The solution may be found in Hong Kong
The chairman of the Norwegian Chamber of Commerce, Hong Kong; Dr. Derek Anthony, was interviewed by the Norwegian business newspaper, Dagens Næringsliv, on February 17 in Hong Kong.
An article about the interview was published in Dagens Næringsliv on March 24.
Download a PDF file with a scanned version of the article in Norwegian here: Nøkkelen til Kina (1.4 MB).
An English translation is available as a PDF file here: The Key to China.
19 Sept 2012
Beijing-based Aimer opened a flagship in Hong Kong in June. Located on vibrant Park Lane Shopper's Boulevard in Tsim Sha Tsui, and covering two floors with more than 3,000 square feet of space, the shop operates in a "lifestyle" format selling the group's main brands: Aimer, Aimer Men and Aimer Kids.
The brand has also established a design workshop in Hong Kong to develop new products for overseas markets. "It will make our designs more international," explained Sabrina Sun, General Manager, Aimer International Trading Co, Ltd.
Founded in 1993, Aimer Group is one of China's leading lingerie brands, creating high-end lingerie for women aged 25 to 40. Despite finding domestic success, Chinese brands such as Aimer face obstacles when looking to break into international markets.
China on the Rise
"Brand is a reflection of a culture and an ideology. As an original Chinese brand, our image is strongly tied with the increase of China's soft power," Ms Sun said. As a "rising China" is watched from around the world, she said, the country is also actively promoting its culture and building national brands.
With the international market highly mature and more competitive, Ms Sun said, "for a newcomer, building a brand name is not easy at all." Aimer needs to internationalise in terms of its talent, management and resources, Ms Sun continued. Hong Kong, she said, provides such opportunities.
"Hong Kong is an international city, a gateway to China, and a window for China to see the world," she said. "Hong Kong offers the best playing field and springboard for Chinese brands to go overseas because it is a market with international management, competition and professionals."
Ms Sun also cited the city's free-market policies and comprehensive legal system. But more important to its business, Hong Kong, she said, is "a hub for the latest fashion, and its connectivity with other parts of the world and cultural convergence of East and West provide a perfect platform for us to go global."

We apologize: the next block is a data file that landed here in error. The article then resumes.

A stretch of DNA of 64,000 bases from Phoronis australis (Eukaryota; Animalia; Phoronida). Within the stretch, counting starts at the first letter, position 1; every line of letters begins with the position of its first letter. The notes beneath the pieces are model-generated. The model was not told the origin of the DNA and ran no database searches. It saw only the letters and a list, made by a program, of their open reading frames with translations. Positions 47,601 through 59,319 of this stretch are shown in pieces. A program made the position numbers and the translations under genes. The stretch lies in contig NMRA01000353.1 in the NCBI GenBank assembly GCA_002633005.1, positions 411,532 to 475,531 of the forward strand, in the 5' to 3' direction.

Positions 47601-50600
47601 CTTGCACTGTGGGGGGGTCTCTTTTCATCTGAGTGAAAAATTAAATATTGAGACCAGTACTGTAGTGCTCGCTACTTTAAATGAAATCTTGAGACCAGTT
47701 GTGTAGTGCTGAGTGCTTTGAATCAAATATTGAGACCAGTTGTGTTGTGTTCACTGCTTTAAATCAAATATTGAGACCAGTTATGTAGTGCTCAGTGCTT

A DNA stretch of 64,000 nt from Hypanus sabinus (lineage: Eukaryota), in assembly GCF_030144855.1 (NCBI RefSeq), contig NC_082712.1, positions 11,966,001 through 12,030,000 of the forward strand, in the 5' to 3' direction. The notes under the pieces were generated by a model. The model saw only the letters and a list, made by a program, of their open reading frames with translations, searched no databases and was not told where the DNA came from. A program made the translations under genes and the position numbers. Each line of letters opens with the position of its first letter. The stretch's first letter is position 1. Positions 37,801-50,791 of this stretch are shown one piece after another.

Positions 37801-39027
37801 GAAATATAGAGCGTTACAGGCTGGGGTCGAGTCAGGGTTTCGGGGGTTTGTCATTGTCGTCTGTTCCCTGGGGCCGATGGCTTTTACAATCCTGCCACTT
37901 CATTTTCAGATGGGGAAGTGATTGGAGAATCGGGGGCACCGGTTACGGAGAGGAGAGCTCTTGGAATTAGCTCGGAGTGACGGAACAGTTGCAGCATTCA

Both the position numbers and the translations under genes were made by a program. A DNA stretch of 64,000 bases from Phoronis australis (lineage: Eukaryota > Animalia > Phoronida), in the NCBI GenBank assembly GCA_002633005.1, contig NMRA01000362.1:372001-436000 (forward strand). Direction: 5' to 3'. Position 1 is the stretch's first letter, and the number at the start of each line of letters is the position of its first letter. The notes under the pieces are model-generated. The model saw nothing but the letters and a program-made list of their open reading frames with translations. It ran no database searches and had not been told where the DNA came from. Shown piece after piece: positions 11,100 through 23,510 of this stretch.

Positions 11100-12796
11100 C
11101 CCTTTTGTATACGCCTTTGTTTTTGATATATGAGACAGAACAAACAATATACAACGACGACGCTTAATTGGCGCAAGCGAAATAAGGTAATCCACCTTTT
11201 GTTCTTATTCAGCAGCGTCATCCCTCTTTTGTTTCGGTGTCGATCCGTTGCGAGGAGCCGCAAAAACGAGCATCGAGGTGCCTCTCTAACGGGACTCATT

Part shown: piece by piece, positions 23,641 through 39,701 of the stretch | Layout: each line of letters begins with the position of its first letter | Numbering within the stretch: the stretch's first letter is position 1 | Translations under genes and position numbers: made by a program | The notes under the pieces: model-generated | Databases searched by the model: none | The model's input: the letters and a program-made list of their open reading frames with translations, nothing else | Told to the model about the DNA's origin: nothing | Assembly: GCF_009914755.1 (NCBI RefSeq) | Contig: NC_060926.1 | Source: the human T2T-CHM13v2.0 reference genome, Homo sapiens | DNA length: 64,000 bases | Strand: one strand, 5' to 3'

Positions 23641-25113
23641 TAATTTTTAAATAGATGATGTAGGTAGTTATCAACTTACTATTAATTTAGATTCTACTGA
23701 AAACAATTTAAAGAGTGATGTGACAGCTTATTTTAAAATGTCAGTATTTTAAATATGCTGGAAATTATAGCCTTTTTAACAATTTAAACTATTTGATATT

Click to read the rest of the article in HKTDC.
Poised for Take-Off
Business widely welcomed the Hong Kong Government's decision to construct a third runway for the city's airport. Secretary for Transport and Housing Eva Cheng announced last month that the Airport Authority of Hong Kong (AAHK) will proceed with an environmental impact assessment, and plan design details and financial arrangements. Ms Cheng emphasised the need for long-term airport planning, as air traffic in 2011 reached the forecast demand for 2013.
(Photo: Hong Kong International Airport, the world's busiest cargo hub, will get a third runway (Copyright: HKIA)
The Hong Kong International Airport (HKIA) last year welcomed a record 53.9 million passengers and handled 333,760 aircraft movements last year, up 5.9 per cent and 8.9 per cent respectively, year-on-year. Although cargo performance decreased 4.6 per cent, to 3.9 million tonnes, reflecting the global slowdown, this followed a 16.5 per cent increase from a year earlier. The HKIA remains the world's busiest cargo gateway, a title it wrested from Memphis International Airport, the FedEx hub, in 2010. The HKIA has been the world's busiest.
(Photo: Eva Cheng, Secretary for Transport and Housing)
Economic and Trade Information on Hong Kong
14 August 2012
The Hong Kong economy has moderated since the second quarter of 2011 amid slowdown in global demand. After expanding by 5% in 2011, GDP in real terms posted a year-on-year growth of 0.9% in the first half of 2012. In the first half of 2012, total exports of goods dropped 3% year-on-year while exports of services registered a mild growth of 2.5% year-on-year, both in real terms. However, the domestic sector continued to display strength and help cushion the overall economic performance. Private consumption saw a growth of 5.1% year-on-year in real terms and investment spending remained strong with a surge of 9% over a year earlier, buttressed by improved income and employment conditions, hectic public sector infrastructure works as well as private construction projects. Looking forward, the downside risks in the external environment remain notable, largely due to the lingering European sovereign debt crisis and fragile fundamentals of the advanced economies. The domestic sector, however, is expected to stay relatively resilient given the stable job conditions. The government revised its forecast on Hong Kong's GDP growth to 1-2% for 2012 in the latest round of forecast exercise in August.
Retail sales growth remained strong but moderated to 13.1% year-on-year in first half of 2012, after increasing by 24.9% in 2011. Local consumption demand and tourist spending remain fairly resilient to render some support to the retail business. The labour market conditions have also remained decent. The latest unemployment rate was 3.2% for the three-month period ending June 2012, compared with 3.4% in 2011. Meanwhile, consumer prices increased 4.7% year-on-year in the first six months of 2012, after a 5.3% increase in 2011. Price pressures on both external and domestic fronts are easing given the difficult external economic environment and the deceleration of import prices. The government forecasts inflation to be 3.7% for 2012.
Click to read the rest of the article in HKTDC.